My daughter’s nine-month-old Mazda 6 has had two complete clutch failures. The first was at 3300 miles (!) and Mazda replaced the clutch under the vehicle warranty. The second time was two days ago at only 7200 miles!!! It has always been hard to shift into reverse, and the dealership had said there wasn’t anything wrong. This time they won’t cover the replacement clutch and it is going to cost over $2100 to fix. They say there is nothing wrong to cause the clutch to fail. The 3900 miles that this second clutch lasted included about 1500 miles of cruise-control freeway miles on a cross-country move. What could be causing two brand-new clutches to fail so incredibly quickly and how can we get Mazda to do the right thing and cover the repair?
I would be interesting to see exactly what they replaced and what condition it was in. What have they said was the cause of the failure. I find it hard to believe that they would just say there is nothing worn without at least trying to come up with an excuse that somehow your daughter damaged it. Keep in mind that a determined driver can destroy a clutch in 3900 miles, but they would have to try.
I’m going to assume your daughter knows how to drive a vehicle with a standard transmission.
I suggest someone read the conditions of the warranty VERY CAREFULLY.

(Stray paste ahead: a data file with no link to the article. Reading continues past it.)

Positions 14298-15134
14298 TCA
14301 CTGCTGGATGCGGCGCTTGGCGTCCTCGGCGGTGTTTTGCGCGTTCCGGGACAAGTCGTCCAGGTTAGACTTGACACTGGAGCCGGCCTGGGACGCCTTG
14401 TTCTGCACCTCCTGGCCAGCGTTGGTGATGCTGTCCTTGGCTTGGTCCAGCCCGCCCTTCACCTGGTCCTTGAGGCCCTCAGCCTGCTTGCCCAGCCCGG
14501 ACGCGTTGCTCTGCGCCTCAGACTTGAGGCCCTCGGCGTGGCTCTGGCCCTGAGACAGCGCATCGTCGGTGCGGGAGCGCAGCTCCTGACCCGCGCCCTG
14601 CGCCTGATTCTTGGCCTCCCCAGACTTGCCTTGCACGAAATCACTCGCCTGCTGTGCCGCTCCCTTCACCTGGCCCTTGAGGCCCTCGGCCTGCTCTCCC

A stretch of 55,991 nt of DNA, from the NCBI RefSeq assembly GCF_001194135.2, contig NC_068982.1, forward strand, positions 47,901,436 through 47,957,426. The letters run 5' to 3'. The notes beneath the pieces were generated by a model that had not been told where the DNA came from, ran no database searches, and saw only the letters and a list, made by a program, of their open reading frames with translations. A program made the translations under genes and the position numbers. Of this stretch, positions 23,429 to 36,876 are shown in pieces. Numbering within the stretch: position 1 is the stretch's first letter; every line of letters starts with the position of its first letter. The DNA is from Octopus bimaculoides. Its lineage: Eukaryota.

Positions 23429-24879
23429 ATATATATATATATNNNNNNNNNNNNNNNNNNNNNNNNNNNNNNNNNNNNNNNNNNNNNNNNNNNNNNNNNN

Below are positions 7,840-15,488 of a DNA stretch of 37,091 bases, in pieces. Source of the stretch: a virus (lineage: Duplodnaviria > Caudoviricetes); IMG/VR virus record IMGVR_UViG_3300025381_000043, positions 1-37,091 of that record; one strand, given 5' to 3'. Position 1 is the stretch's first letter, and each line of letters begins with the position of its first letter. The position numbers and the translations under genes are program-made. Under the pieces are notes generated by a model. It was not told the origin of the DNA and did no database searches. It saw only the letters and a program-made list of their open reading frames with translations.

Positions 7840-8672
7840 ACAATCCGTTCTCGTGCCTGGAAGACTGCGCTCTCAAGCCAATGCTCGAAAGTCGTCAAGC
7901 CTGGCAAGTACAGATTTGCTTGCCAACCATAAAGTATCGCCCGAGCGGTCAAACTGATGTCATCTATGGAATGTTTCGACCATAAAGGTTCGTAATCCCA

It’s hard to believe Mazda won’t honor their drive train warranty at only 7200 miles. Something is horribly wrong.
How many Mazda dealers are involved in this? I suggest your daughter, or you, contact a lawyer. The warranty should cover this, regardless of where she lives or which dealer is involved.
I also suggest there may be a fatal flaw in this particular car, and maybe your daughter should think about getting rid of it AFTER the clutch is replaced.
Hard to tell right now.
you drive the car the next 3600 miles ,give her the auto and see what happens.
I highly doubt its a car issue. other than improper pedal freeplay.
pretty much saying your daughter can not drive stick. WAG!
lived this senerio too many times over the years.
reverse is a NON SYNCRO GEAR,so binding will and does occur.THAT IS NORMAL.